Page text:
Peter Thiel Compares Elite Education to a Night Club With a Long Line

Top universities claim to benefit everyone, but the value of the degrees they confer is inextricably tied to exclusivity, he argues.

Yuri Gripas / Reuters

ASPEN, Colo.—Tech investor Peter Thiel, who founded PayPal, told an Aspen Ideas Festival crowd Wednesday that while highly regarded institutions of higher education claim to benefit society as a whole, the ultimate worth of the degrees they confer is actually inextricably tied to deliberate, ruthlessly enforced exclusivity.

“What is the nature of the educational good?” Thiel said during an interview with David Bradley, the owner and chairman of Atlantic Media. “You could say that it's an investment good, where you're investing in the future, or a consumption good, a four-year party. I think that most parents and students think of college as an insurance policy, this ever more expensive insurance so that students don't fall through the growing cracks in our society.”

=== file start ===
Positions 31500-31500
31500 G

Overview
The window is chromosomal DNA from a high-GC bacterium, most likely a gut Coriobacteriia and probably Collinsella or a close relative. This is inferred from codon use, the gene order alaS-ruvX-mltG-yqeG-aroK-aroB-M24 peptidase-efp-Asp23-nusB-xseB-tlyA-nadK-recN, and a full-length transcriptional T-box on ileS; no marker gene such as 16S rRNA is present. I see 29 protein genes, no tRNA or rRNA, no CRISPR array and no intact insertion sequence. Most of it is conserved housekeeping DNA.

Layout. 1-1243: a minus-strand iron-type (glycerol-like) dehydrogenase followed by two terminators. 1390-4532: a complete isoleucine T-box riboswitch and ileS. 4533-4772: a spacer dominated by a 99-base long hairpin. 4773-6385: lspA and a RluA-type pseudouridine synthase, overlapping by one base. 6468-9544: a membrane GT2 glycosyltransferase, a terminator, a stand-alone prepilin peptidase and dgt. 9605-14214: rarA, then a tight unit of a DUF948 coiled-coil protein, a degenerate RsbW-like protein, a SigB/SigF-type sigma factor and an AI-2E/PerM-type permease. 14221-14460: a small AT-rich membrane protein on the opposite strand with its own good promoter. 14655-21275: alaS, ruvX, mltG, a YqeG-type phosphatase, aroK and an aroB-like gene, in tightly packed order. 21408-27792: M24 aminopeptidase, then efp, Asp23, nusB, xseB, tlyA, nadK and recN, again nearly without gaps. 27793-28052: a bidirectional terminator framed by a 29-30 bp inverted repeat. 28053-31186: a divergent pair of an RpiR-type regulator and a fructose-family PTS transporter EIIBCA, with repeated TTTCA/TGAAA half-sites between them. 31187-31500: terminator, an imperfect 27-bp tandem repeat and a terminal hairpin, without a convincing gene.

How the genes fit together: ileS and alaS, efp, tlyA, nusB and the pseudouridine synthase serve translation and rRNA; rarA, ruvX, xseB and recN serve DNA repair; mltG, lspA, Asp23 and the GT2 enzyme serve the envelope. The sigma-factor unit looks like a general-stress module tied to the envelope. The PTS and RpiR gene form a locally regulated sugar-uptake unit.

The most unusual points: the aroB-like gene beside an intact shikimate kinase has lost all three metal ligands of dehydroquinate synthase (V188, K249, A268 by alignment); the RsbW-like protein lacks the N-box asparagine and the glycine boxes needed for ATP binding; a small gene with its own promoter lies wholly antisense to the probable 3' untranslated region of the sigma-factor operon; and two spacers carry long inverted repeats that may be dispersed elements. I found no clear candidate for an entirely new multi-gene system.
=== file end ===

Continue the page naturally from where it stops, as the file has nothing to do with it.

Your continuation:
But to colleges, he continued,

It's not an insurance policy at all. It's a crazy tournament. It's a zero-sum tournament. If you were the president of Harvard or Stanford and you wanted to get a lynch mob of students, alumni, and faculty to come after you, what you should say is something like this: We live in this much larger, more global world. We offer this great education to everybody. So we're going to double or triple our enrollment over the next 15 to 20 years. And people would all be furious, because the value of the degree comes from massive exclusion. And what you're really running is something like a Studio 54 night club that's got an incredibly long line outside and a very small number of people let inside. It's branded as positive sum, everybody can learn, but the reality is that it is deeply zero sum.